How to Encourage Your Baby to Build Finger Muscles

Three Methods:Encouraging Hand UseBuilding StrengthPlaying with Developmental Toys

Your baby can instinctively grip objects, even as a newborn.[1] However, as the weeks turn into months and years, you'll need to help your baby develop the ability to use their hands. Muscle development is important, but the biggest challenge is helping your baby develop fine motor skills. By showing your child how to use their hands, providing toys that stimulate muscle development, and encouraging fine motor skill development, you can help your baby get a head start on learning how to grip and use objects.

Method 1
Encouraging Hand Use

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    Practice the palmar hand grasp. From birth, your newborn will have a reflexive ability called the palmar hand reflex. This means that when you put an object into your newborn's palm, it will instinctively wrap its fingers around that object. However, after about three to four months, those reflexes go away.[2] You can help encourage your child to develop a palmar hand grasp as the palmar reflex disappears.
    • Put your finger against your baby's palm. Your baby should curl their fingers around your finger.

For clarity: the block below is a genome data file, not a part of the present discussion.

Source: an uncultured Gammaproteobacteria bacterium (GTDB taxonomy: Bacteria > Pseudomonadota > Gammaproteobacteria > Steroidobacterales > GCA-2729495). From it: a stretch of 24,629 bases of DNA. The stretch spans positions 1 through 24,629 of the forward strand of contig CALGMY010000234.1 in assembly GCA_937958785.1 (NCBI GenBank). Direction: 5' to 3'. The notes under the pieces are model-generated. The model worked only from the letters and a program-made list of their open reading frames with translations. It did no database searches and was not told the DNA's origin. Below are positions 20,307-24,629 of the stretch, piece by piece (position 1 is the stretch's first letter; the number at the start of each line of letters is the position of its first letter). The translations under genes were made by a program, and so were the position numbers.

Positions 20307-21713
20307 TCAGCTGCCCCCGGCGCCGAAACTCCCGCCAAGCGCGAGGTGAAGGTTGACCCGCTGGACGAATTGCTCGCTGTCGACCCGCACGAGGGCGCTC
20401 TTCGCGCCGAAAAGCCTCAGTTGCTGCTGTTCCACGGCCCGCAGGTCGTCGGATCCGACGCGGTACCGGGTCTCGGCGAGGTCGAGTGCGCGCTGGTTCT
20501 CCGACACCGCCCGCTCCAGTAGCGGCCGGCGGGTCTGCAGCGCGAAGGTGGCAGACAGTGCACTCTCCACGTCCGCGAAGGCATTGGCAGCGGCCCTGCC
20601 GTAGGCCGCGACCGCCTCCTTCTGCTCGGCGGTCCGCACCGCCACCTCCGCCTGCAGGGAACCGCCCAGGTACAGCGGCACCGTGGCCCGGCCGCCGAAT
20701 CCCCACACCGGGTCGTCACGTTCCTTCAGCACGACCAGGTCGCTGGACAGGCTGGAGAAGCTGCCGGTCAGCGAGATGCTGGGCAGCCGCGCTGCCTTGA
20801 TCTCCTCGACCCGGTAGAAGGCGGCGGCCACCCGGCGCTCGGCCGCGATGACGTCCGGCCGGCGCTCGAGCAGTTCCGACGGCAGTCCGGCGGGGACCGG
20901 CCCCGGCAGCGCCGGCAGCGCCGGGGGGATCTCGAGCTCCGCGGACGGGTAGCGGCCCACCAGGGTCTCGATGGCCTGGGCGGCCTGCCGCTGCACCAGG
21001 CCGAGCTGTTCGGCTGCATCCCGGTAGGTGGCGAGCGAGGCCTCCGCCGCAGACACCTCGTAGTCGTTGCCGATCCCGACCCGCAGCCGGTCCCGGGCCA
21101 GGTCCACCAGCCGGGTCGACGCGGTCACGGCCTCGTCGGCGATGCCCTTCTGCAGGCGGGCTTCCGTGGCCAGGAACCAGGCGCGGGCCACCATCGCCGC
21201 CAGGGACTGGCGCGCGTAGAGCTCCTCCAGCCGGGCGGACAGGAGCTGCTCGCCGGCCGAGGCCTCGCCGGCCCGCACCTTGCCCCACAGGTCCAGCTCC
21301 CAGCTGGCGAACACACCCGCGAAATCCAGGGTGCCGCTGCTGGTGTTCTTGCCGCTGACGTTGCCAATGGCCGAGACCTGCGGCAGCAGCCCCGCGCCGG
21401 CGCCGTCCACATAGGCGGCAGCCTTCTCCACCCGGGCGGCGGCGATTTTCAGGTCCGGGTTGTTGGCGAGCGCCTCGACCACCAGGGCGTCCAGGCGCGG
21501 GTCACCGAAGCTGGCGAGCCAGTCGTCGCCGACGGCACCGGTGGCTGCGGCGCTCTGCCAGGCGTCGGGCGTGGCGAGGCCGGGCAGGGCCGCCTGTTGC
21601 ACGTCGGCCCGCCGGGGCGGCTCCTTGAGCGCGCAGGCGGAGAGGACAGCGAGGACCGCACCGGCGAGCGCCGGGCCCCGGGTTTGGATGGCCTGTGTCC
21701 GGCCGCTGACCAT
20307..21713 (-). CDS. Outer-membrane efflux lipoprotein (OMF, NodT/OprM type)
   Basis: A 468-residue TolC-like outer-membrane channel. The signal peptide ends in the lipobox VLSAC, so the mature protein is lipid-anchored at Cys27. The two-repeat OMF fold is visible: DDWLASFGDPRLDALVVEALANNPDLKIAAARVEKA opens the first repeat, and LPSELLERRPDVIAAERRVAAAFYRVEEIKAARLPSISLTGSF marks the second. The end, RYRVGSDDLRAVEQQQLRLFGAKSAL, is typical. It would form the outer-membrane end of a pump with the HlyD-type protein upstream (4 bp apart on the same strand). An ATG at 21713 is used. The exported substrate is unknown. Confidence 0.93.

• Continue doing this on a regular basis, even as the reflex disappears.
    • If your baby has a hard time controlling finger grip, try gently guiding your baby's fingers with your other hand to wrap around your finger.
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    Promote object grasping. After about three months, your baby will have lost the reflexive ability to grip. You can help encourage your baby's muscle development by assisting your child in trying to pick up or hold objects.[3]
    • Between three and four months of age, babies will start choosing objects to pick up, though they will not yet be able to do so on their own.
    • Babies will typically bat at objects that they'd like to pick up. This will be your clue that your baby wants to hold a given object.
    • Try putting lightweight objects in your baby's hand. A rattle would be an excellent starter object.